My trouble didn’t have anything to do with the church. The trouble was me. The trouble was my fear of what walking in obedience meant for everything I knew and loved. Staying in one place for a long time was my end goal. I long imagined my teaching ministry being rooted in the place where I served year after year; the same place I called “home” for two decades.
Here’s what I’ve learned in this long season…I have a strong need to belong and I value loyalty. However, if loyalty to a church is elevated above loyalty to obedient faith, it’s misplaced. God isn’t limited to that church or denomination. A gathering of believers can happen in the most unlikely places: a music studio, a living room, in a cul-de-sac, or movie theatre. I had to become a church shopper to remember the beauty of the Church in all its varieties.
Being an outsider has not been easy, but walking in the valley makes the view from the mountain top so exquisite. Our family is not there. We aren’t standing on high and lovingly looking at our valley experience. We have pitched tents along the rugged terrain in the middle of the unknown. We are chasing the call and cause of Christ outside the camp; on the fringe. Tradition is no longer our boss. Roles no longer give our lives meaning.
Obedience in this season has not been easy. Leaving the known felt stupid and unwise. Discomfort has been along for most of the past two plus years. In the middle of the awkward unknown, our faith has been stretched in ways we could not have imagined. We’ve traveled roads and encountered opportunities we would have otherwise missed if we’d stayed put.
You see, church shopping wasn’t about evaluating the performance and programming of this church or that one. It was a lesson in learning to appreciate the many expressions of faith. It was an opportunity to remember all we had forgotten. When you move, you automatically have a different perspective. Movement has a way of revealing new things. We moved from one faith mile-marker to the next along this journey of faith.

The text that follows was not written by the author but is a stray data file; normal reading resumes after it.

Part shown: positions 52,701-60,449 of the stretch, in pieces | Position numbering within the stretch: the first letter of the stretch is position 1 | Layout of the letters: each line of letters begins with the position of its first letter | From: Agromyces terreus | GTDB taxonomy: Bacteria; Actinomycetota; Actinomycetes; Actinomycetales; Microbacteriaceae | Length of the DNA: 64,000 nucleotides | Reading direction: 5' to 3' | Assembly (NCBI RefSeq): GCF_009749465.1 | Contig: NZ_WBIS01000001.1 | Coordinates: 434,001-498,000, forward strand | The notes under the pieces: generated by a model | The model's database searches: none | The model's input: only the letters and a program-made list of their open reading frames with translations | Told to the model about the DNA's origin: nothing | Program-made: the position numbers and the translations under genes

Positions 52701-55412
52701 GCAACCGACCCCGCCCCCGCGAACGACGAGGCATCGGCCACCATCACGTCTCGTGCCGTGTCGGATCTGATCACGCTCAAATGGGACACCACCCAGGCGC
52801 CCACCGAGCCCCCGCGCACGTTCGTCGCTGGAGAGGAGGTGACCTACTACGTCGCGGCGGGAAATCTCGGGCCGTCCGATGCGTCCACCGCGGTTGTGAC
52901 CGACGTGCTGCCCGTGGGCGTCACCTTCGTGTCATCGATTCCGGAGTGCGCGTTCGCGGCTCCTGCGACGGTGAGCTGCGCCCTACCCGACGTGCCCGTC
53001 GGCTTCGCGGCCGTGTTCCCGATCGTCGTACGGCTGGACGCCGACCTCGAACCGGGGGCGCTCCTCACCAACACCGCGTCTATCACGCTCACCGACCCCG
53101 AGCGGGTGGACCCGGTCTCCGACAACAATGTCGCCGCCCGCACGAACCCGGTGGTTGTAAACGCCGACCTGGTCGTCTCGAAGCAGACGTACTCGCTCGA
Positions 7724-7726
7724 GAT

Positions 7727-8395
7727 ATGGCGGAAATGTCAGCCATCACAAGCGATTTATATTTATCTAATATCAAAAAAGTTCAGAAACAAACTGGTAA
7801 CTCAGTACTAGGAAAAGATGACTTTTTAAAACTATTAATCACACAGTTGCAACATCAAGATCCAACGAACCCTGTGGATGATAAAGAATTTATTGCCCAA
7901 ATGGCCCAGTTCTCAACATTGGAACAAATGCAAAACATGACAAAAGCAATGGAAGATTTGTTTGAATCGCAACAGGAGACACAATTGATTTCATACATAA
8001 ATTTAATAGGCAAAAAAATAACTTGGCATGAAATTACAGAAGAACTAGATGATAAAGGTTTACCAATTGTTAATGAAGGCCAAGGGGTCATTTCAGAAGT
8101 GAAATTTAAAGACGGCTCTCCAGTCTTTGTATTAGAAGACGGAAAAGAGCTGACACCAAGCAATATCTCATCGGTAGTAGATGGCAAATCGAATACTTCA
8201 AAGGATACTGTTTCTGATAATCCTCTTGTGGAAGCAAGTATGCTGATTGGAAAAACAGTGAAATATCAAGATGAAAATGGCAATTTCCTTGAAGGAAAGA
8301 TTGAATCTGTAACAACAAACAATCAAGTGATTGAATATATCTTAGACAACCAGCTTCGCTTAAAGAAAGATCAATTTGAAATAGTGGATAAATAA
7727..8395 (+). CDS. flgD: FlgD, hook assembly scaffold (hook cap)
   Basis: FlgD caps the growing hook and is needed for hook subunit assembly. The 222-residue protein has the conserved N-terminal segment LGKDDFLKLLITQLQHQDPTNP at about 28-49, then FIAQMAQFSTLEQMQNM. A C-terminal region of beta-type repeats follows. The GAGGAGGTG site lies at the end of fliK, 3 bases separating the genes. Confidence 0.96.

For anyone who’s ever felt betrayed by someone’s unexpected departure from your community, this is for you. Consider the back story that may have led to their decision to leave. It was probably more difficult than you know. Don’t complicate the situation by assuming a message not explicitly given.
For the church staff weary by the revolving door, this is for you. The hours you invest in planning and preparation matter. Some people will enter your building only once, but what you offer will be life-giving. Always love the unfamiliar faces. Don’t feel compelled to overdo it. Some shoppers don’t have the capacity to do anything more than sit and listen. Remember to think of yourself as a pit-stop. Offer a place to rest and a cup of cold water. It matters to those searching.
For the tired soul afraid to church shop, this is for you. For the scared soul afraid to take on the stigma of being a church shopper, this is for you. For the exhausted soul receiving value from a role you’ve held, this is for you. Follow the prompting. Chase your faith outside what you’ve always known. Listen to the voice calling and go. Don’t let fear boss you into status quo.
This church shopper will save you a seat. There’s room for your doubt. There’s room for your fears. There’s room for your questions. There isn’t room for shame, judgment, or condemnation.
Ask, seek, knock.
Don’t be afraid to shop.